The Court of Appeals for the 4th Circuit reviewed the decision of the district court, acknowledging that the TILA allows a loan deal to be rescinded where there is a "consumer credit transaction." The court also noted that the Weintraubs define a "consumer credit transaction" as any situation where two or more parties begin negotiations that could lead to extending credit.
While the court agreed that the paying of the $500 fee was a transaction, they did not agree that it was a transaction for credit. According to the court, there is no consumer credit transaction unless the loan deal is closed and credit has been extended to the borrowers. If the court allowed the Weintraubs to rescind prior to getting the loan, potential borrowers would have a right to a free application for home financing. Lenders would end up bearing all the costs of credit reports and appraisals, regardless of whether the borrower intended to close the transaction.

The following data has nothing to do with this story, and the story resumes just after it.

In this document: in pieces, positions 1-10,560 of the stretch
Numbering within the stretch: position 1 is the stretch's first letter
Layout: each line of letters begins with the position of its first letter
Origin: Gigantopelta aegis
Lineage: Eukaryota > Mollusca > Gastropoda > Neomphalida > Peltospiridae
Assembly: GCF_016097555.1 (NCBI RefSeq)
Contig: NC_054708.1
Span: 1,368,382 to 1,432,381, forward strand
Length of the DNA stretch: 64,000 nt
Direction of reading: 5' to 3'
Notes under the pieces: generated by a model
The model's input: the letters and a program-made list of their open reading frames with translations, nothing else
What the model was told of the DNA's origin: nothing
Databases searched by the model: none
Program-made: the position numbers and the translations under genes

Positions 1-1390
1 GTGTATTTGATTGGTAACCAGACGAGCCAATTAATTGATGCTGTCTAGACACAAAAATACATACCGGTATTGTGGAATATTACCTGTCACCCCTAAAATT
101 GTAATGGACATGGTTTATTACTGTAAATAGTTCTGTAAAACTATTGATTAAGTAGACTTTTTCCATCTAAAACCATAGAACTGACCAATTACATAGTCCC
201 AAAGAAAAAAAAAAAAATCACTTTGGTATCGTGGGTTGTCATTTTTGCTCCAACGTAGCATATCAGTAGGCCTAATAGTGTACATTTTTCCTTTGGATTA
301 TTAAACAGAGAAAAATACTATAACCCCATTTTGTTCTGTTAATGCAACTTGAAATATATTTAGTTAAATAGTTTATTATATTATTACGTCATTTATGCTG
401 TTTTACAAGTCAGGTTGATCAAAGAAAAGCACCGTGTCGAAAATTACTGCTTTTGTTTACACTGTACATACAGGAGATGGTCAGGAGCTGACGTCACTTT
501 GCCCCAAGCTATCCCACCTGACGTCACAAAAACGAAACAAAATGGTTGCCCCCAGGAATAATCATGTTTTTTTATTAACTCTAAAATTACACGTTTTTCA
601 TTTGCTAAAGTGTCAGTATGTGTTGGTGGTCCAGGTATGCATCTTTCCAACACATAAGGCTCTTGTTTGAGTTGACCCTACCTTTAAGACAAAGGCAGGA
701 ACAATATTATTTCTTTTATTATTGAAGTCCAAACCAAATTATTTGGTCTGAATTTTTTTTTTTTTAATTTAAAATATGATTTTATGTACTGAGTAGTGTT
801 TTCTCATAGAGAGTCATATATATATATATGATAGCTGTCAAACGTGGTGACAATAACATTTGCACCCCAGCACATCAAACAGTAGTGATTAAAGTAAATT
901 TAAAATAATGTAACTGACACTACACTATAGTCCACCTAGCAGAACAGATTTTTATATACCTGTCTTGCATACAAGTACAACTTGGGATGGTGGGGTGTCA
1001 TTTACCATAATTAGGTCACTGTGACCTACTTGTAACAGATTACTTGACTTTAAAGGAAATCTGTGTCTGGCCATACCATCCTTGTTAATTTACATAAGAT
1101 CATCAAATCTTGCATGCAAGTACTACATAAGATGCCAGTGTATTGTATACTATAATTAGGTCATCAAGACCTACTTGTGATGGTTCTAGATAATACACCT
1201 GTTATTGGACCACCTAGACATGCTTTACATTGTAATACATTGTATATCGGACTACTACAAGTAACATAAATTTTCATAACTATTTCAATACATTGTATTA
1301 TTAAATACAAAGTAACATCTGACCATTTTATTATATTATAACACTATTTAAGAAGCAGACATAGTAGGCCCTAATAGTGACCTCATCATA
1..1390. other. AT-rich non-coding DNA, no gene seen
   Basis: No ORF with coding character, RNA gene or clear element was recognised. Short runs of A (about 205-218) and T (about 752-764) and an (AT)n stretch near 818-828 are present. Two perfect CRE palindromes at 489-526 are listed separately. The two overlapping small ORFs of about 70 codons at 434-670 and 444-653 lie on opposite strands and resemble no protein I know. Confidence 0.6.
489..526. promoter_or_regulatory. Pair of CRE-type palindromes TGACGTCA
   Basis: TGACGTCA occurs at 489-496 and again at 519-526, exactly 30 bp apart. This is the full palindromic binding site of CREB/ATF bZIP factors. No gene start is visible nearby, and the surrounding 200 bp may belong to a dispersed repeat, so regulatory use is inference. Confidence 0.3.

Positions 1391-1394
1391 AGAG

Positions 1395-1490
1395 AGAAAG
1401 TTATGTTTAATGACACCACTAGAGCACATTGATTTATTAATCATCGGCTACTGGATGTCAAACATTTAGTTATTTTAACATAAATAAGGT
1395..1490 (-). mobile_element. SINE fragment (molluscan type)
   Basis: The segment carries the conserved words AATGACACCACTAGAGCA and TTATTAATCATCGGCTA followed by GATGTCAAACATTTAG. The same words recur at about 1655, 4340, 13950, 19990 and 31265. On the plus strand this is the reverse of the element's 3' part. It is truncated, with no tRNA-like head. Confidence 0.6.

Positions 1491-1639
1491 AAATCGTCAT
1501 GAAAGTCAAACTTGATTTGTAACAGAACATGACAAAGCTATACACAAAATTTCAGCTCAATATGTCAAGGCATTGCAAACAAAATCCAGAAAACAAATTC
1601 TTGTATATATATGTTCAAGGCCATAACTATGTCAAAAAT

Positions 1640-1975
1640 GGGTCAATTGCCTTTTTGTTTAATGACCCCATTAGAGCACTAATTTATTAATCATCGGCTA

Barry Weintraub said he brought his suit because unscrupulous lenders lure consumers with false promises, and then make it difficult to back out of the loan without losing money on the fees. Weintraub refinanced a year later for a better interest rate. At closing, Weintraub's fees ended up being less than his brick-and-mortar lender had estimated.
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Robin Gerber is a lawyer and the author of Barbie and Ruth: The Story of the World's Most Famous Doll and the Woman Who Created Her.